Niki Neese, VP Account Management
Welcome to the fourth edition of the 2009 Safe Systems Newsletter!
As I have discussed earlier, we have incorporated a compliance topic to the Quarterly System Review that we perform with your financial institution. The main objective of adding the compliance topic is to present you with information on the latest compliance trends that we see throughout our customer base.
For the fourth quarter of ’09, our strategic focus will be defining certain risks that are part of your risk assessment program. Over the past year, we have seen a significant increase in the amount of focus given to institutions’ risk assessments and the importance of properly addressing each category. When you implement new technology, it is critical that you perform a risk assessment on each functional area that the technology may impact. As part of your IT or Steering Committee meetings, your institution should do the following:
1. Identify Risk
2. Measure Risk
3. Monitor Risk
4. Control Risk
Management is ultimately responsible for the implementation, integrity, and maintenance of risk management systems. Therefore it is imperative that the board of directors is adequately informed about risk-taking activities. The problem that we have seen among our clients is that they assess the risk after the technology has been implemented. It is important that you begin the risk assessment process when you begin discussions of adding new technology or services to your institution. Our goal this quarter is to provide your institution with our insight and guidance on certain types of risks and their respective definitions. Often times we see institutions struggle with understanding the actual definition and how it specifically relates to their institution.
Below are four broad risk categories that will be a part of our compliance checklist this quarter.
1. Operational and Transactional Risk – the risk of loss to earnings or capital resulting from inadequate or failed internal processes, people and systems, or from external events.
2. Regulatory and Compliance Risk – the current and prospective risk to earnings or capital arising from violations of, or nonconformance with, laws, rules, regulations, prescribed practices, internal policies, and procedures, or ethical standards.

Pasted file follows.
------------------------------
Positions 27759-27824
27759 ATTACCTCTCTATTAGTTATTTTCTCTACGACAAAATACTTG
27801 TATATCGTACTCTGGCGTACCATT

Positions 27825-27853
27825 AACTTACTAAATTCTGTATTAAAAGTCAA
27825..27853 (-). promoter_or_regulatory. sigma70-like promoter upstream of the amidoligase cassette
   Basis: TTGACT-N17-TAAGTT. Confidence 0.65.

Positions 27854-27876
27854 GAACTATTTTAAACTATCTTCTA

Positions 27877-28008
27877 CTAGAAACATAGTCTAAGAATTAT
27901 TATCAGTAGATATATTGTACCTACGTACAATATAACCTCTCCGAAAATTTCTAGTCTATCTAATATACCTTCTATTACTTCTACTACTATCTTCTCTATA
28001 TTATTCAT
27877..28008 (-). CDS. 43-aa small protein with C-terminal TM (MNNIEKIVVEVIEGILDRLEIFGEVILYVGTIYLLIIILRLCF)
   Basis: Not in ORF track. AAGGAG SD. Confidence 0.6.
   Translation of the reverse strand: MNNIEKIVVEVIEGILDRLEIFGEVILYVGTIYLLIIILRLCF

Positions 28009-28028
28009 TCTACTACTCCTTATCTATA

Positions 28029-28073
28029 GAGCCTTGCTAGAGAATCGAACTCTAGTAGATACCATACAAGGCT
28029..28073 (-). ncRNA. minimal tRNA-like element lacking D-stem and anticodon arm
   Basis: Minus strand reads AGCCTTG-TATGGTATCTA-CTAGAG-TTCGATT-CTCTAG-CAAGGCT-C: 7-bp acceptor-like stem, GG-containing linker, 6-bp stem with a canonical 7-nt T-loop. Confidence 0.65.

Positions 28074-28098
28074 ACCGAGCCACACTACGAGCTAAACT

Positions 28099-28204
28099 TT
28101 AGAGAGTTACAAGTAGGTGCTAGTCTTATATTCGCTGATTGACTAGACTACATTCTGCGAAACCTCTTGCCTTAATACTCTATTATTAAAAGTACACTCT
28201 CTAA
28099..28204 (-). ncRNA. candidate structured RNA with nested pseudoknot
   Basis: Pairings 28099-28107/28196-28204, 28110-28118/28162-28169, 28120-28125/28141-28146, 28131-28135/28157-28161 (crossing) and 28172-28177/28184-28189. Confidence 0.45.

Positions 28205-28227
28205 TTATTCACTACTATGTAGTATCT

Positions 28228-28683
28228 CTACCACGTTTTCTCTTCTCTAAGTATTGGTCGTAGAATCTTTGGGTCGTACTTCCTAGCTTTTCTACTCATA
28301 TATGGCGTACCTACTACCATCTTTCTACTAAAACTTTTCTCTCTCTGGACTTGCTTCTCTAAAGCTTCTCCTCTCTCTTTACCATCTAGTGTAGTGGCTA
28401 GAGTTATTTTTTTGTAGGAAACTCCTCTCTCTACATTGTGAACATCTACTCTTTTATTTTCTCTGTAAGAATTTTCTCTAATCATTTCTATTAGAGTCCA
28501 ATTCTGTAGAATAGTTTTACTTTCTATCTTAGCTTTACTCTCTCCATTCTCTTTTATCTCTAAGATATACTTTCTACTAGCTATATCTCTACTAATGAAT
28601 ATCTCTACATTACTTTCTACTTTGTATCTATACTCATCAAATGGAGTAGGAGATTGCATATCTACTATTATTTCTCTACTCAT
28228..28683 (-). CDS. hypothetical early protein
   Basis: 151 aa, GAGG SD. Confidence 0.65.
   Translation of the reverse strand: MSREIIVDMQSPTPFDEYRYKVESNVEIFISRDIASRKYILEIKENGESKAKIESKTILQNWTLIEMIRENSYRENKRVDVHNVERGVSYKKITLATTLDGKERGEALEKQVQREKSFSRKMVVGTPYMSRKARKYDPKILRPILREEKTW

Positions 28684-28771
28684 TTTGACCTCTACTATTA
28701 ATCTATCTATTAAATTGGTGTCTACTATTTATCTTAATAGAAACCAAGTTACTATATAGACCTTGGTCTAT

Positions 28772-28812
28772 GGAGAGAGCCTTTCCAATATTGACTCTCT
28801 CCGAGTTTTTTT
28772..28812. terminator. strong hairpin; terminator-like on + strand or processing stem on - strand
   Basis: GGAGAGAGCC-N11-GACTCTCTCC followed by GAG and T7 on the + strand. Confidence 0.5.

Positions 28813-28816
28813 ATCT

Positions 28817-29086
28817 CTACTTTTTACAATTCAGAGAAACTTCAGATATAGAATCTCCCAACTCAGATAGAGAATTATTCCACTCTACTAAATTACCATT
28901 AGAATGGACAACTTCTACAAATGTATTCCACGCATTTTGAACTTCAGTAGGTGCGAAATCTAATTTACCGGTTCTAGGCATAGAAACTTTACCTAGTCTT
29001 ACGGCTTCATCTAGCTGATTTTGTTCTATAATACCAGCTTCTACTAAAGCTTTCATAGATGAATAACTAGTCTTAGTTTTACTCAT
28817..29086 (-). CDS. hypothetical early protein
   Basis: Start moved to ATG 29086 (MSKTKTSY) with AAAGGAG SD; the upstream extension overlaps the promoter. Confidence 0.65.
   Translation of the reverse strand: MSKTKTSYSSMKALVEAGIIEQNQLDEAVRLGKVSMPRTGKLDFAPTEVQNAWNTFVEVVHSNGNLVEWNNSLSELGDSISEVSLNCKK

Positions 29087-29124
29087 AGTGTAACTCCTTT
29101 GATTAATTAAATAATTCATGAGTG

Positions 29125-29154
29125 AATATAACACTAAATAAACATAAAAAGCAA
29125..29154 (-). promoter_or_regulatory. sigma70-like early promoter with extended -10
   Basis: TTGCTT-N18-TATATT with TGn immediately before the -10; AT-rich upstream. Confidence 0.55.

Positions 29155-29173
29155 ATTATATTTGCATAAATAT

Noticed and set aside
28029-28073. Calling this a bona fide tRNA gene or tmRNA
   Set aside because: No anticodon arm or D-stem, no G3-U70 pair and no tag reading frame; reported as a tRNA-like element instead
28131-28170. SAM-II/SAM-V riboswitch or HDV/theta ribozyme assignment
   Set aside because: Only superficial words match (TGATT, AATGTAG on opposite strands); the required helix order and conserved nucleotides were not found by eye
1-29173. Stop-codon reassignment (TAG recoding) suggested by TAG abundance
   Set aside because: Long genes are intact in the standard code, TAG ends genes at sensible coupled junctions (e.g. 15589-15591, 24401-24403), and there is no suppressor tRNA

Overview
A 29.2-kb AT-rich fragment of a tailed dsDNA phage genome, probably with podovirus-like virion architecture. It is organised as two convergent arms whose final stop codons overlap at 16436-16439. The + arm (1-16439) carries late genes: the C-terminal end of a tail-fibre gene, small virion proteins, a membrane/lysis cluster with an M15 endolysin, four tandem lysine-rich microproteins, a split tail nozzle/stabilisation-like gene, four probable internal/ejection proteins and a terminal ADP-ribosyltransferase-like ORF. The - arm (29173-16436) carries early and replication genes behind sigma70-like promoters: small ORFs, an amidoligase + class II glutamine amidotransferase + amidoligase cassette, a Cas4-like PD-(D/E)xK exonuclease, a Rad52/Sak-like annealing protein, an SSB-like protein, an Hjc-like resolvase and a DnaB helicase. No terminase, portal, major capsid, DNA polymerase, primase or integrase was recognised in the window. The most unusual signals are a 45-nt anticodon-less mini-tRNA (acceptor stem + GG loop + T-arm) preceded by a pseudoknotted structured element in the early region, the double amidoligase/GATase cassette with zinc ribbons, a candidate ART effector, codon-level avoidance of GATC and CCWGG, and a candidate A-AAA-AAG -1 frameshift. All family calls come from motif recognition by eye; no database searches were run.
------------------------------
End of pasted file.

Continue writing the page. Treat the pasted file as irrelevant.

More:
3. Strategic Risk – the current and prospective impact on earnings or capital arising from adverse business decisions, improper implementation of decisions, or lack of responsiveness to industry changes.
4. Reputation Risk – the risk that negative publicity regarding an institution’s business practices will lead to a loss of revenue through client attrition or the inability of the institution to generate new customers.
Per the FFIEC IT Examination Handbook, Information Security Booklet:
A strong security program reduces levels of reputation, operational, legal, and strategic risk by limiting the institution’s vulnerability to intrusion attempts and maintaining customer confidence and trust in the institution. Security concerns can quickly erode customer confidence and potentially decrease the adoption rate and rate of return on investment for strategically important products or services. Examiners and risk managers should incorporate security issues into their risk assessment process for each risk category.
We suggest that you review your risk assessment on a quarterly basis and address any changes or future implementations that your institution might be evaluating. The existence of risk is not necessarily a problem; even the existence of high risk in any area is not necessarily a concern, so long as the institution’s management effectively manages that level of risk.
Again, we welcome your suggestions on topics that you would like for us to consider in the upcoming quarterly newsletters. Please email us at email@example.com with your comments and suggestions. We thank you for your support and participation.